IMF: War in Ukraine has provoked ‘massive humanitarian, economic crisis’
11 March 2022 | 12:26 pm
The war in Ukraine has provoked a massive humanitarian and economic crisis. The International Monetary Fund unblocked 1.4 billion dollars in emergency aid for Kyiv this week - and says it's ready to help neighbouring countries that request further assistance. The IMF's First Deputy Managing Director, Gita Gopinath, has been speaking to France 24's Kate Moody about the need for financing, the impact on regional and emerging economies, and how the global economy might change.
Is Ukraine using paid actors for propaganda
Some posts on social media claim that Ukraine is using ‘crisis actors’ to stage online footage of the conflict. This term is often used in conspiracy theories, when actors pretend to be victims in breaking news events. In most cases, the origin of these videos is completely unrelated to the current crisis in Ukraine.
Four months after 97-year-old amateur Leonid Stanislavskyi's dreams came true when he played with 21-times Grand Slam champion Rafa Nadal, the Ukrainian is enduring his worst nightmare in Kharkiv as Russian forces bomb the city.
A week in, the Russian invasion of Ukraine is not going to plan for Vladimir Putin, but there is nevertheless destruction and sadly much death. The biggest nuclear power station in Europe, Zaporizhzhia, is now controlled by Russian forces. It could provoke a nuclear disaster six times the size of Chernobyl. Elsewhere, there are reports that the capital Kyiv is being bombarded. Putin claims it isn't Russian troops that are doing so, but does anyone believe him? Our guests look back at a harrowing week of war.
DW's Lewis Sanders on mounting evidence of alleged war crimes in Ukraine
Ukraine has said the humanitarian corridors out of Kyiv, Kharkiv, Mariupol and Sumy that lead to Russia and Belarus are "immoral." Meanwhile, negotiators were expected to meet for talks later. Follow DW for the latest.
Does the West go all in? A third day of broken ceasefire promises in Ukraine clearly illustrates that Russia has gone all in and will not settle for anything short of victory on the battlefield. We ask about the latest out of the crucial port cities of Odessa and Mariupol and talk of Poland sending Soviet-era fighter jets to its under-siege neighbour.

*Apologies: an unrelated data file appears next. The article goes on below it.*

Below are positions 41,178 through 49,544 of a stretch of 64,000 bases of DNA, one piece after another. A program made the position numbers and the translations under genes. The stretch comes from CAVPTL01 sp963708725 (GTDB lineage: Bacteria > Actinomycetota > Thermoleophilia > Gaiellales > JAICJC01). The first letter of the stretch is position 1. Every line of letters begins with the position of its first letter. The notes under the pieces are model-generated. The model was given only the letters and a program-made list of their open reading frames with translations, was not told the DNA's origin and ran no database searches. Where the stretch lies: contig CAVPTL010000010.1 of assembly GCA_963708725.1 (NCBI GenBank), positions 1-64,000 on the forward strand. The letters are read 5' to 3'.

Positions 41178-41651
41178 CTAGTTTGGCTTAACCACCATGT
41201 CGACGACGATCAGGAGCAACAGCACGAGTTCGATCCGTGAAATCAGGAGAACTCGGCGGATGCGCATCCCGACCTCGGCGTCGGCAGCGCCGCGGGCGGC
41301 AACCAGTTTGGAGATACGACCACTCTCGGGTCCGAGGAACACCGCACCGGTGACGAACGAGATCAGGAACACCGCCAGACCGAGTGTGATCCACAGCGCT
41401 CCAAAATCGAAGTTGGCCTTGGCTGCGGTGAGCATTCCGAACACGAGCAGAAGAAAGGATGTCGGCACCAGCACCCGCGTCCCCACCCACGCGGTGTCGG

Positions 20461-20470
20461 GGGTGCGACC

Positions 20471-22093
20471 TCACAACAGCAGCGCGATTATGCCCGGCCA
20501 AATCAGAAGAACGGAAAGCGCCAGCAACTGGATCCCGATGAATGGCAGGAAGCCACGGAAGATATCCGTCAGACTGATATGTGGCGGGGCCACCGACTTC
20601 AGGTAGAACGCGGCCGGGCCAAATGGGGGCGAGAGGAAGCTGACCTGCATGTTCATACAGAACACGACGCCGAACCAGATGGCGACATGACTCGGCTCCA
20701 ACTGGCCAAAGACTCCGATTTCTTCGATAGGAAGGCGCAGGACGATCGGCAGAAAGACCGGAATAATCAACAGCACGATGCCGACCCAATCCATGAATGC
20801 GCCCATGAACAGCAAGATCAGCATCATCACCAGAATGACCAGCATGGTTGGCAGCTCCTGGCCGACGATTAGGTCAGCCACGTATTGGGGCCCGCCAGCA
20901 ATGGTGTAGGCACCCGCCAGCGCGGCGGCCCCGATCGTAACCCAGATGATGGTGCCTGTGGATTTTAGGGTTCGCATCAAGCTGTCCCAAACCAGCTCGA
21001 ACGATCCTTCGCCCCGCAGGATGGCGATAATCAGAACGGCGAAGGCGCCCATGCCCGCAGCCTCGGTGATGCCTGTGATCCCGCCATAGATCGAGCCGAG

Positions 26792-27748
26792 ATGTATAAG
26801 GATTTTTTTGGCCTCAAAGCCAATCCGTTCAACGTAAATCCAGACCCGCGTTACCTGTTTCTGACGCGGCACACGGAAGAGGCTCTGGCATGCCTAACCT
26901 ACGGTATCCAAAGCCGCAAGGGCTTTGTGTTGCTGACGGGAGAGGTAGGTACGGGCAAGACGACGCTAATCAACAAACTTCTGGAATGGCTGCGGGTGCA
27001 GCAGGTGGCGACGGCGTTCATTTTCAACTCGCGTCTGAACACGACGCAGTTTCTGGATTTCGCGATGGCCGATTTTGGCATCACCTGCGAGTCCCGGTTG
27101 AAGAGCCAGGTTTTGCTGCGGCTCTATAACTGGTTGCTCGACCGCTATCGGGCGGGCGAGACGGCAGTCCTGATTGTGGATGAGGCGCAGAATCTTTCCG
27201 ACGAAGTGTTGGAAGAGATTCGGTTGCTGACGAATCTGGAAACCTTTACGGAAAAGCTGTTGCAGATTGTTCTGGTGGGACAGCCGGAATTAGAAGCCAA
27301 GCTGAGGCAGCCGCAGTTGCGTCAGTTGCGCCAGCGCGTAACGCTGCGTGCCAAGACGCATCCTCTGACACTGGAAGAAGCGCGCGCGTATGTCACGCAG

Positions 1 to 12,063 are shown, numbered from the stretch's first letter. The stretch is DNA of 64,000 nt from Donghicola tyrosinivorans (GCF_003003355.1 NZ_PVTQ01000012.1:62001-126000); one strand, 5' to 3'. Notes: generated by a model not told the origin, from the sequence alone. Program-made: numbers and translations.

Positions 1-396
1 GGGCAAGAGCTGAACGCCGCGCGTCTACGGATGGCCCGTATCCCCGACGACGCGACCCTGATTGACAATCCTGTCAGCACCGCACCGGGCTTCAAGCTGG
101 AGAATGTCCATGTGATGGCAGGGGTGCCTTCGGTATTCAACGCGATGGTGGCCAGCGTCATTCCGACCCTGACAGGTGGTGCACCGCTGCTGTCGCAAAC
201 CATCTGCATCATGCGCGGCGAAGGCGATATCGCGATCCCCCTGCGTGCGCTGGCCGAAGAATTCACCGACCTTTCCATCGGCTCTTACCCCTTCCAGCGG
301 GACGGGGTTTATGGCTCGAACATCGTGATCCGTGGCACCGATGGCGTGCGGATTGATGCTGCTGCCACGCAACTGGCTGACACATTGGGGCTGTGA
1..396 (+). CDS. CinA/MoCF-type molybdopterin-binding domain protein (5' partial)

The head of the UN's refugee agency has said the number of people fleeing Ukraine has now reached 2 million. Filippo Grandi warned the second wave of refugees is likely to be more vulnerable than the first.
The US will stop importing oil and natural gas from Russia, US President Joe Biden has said as the West escalates sanctions against Moscow over the Ukraine invasion.
As a Nigerian student stranded in Sumy records his experience of the war on camera, Russian army bombs explode close by, triggering panic.
Once Moscow had launched its invasion of Ukraine, direct routes between Russia and the West became almost impossible to find. A few routes to the EU are still open, as DW Russia correspondent Juri Rescheto discovered.
African citizens are amongst the thousands of people evacuated from the besieged Ukrainian city of Sumy. Hundreds of students from the continent had been stuck in the city since Russian forces invaded. Also, as the world celebrates International Women's Day, we hear from some of the Kenyan women living in informal settlements about their struggles. And we head into the deep blue with South Africa's first Black freediving instructor, Zandi Ndhlovu.
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